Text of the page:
Nearly 100 years ago today, Robert Franklin Stroud, the Birdman of Alcatraz, received solitary confinement to life. But, what was life like on The Rock for one of America’s most notorious criminals? How can we separate fact from fiction regarding Alcatraz? Access to online resources make answering this question a bit easier and they also make for an intriguing historical adventure to research. For more than 29 years, Alcatraz operated as a Federal prison that housed criminals who typically refused to conform to the rules and regulations at other Federal institutions. These prisoners were violent, dangerous and considered to be escape risks. Alcatraz was facility with a highly structured routine that was used to teach inmates to follow rules and regulations regardless of where they were incarcerated. Unfortunately, Hollywood has often inaccurately portrayed Alcatraz and depicted it as a place of no return, or hell on Earth. Historical documents and accounts from both the confined and officers and employees recount an orderly, fair and decent prison system. Whether you’re a history buff or not, Alcatraz is a fascinating place that continues to attract tourists and visitors from around the world.
Alcatraz history & facts
Origin of the name
In 1775, Spanish explorer Juan Manuel de Ayala mapped the San Francisco Bay and named the island Alcatraces. It was later Anglicized to Alcatraz. Its actual meaning is debated, but a close translation is pelican or strange bird.
36 men (including two who tried to escape twice) were involved in 14 separate escape attempts. In total, 23 were caught, six were shot and killed and two drowned. Five escapees were never found, and although they are presumed dead, the U.S. Marshall’s office will leave case files open until the men reach their 100th birthdays.
Several well-known criminals were incarcerated in Alcatraz, including Al Capone, Arthur “Doc” Barker, Alvin Karpis (the original public enemy #1), George “Machine-Gun” Kelly and James “Whitey” Bulger. At 84 years old, the recently (again) convicted Bulger is one of the few remaining inmates from Alcatraz known to be alive.
U.S. Department of Justice, Bureau of Prisons, Alcatraz mug shots
Alcatraz Famous Inmate Mug Shots
Doc Barker and his brothers Herman, Lloyd, and Fred, and their mother, the infamous Ma Barker, were members of the 1920s and 1930s "Bloody Barker" gang. Barker was killed by Alcatraz prison guards during an attempted escape.[img src=http://blog.vuze.com/wp-content/flagallery/alcatraz-famous-inmate-mug-shots/thumbs/thumbs_alcatraz_history_famous_inmates_birdman.gif]370Robert "Birdman" Stroud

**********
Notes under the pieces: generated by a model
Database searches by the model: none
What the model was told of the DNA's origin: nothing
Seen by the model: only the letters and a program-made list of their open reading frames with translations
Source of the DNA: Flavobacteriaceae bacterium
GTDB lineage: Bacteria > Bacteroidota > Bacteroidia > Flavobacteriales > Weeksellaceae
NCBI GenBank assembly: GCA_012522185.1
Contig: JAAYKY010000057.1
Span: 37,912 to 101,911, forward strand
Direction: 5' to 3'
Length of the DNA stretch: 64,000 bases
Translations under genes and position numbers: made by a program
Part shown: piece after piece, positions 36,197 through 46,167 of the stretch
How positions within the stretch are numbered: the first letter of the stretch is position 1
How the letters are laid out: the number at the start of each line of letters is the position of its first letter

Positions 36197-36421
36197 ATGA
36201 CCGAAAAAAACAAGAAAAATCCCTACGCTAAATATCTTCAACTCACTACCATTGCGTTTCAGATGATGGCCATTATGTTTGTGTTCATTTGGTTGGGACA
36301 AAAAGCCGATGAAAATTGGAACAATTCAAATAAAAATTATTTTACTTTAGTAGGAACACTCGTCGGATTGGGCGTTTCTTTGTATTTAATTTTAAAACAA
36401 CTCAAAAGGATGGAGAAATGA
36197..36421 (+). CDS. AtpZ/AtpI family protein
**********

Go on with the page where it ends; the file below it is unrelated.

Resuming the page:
One of the most notorious criminals in the U.S., The Birdman frequently defied authority and got into several altercations with other Alcatraz inmates and staff. Of the 54 years he was imprisoned, 42 were spent in solitary confinement. He was diagnosed as psychopath and held a very IQ.[img src=http://blog.vuze.com/wp-content/flagallery/alcatraz-famous-inmate-mug-shots/thumbs/thumbs_alcatraz_history_famous_inmates_george_machine_gun_kelly.jpg]130George "Machine Gun" Kelly
Most famous for kidnapping the son of an oil tycoon, as well as bootlegging, Machine Gun Kelly received this moniker because he preferred the Thompson submachine gun as his weapon of choice.[img src=http://blog.vuze.com/wp-content/flagallery/alcatraz-famous-inmate-mug-shots/thumbs/thumbs_alcatraz_history_famous_inmates_salvatore_mancuso.png]210Salvatore Mancuso
Imprisoned for selling drugs to an undercover narcotic agent and kidnapping a sailor, Mancuso received additional disciplinary action during his stint at Alcatraz for being in the possession of contraband - croutons and pepper.
Population – prisoners & officers
Maximum capacity was set at 336, but the average population was only around 260 – 275 inmates. Alcatraz held less than one percent of the total Federal prison population.
If you know what to look for the FBI vault has tons of information available to the public, such as court transcripts and case files. One of the more interesting document batches features Julius and Ethel Rosenberg, American citizens who were convicted and later executed for conspiracy to commit espionage, relating to passing information to the Soviet Union about the Atomic Bomb. Implicated in the same spy ring was Alcatraz prisoner Morton Sobell, a former American engineer for General Electric.
Learn more about Alcatraz
All works shared are believed to be in the public domain or shared under various Creative Commons type licenses.
What are some of the historical resources you’ve found helpful in researching Alcatraz’s past? Tell us about them below.
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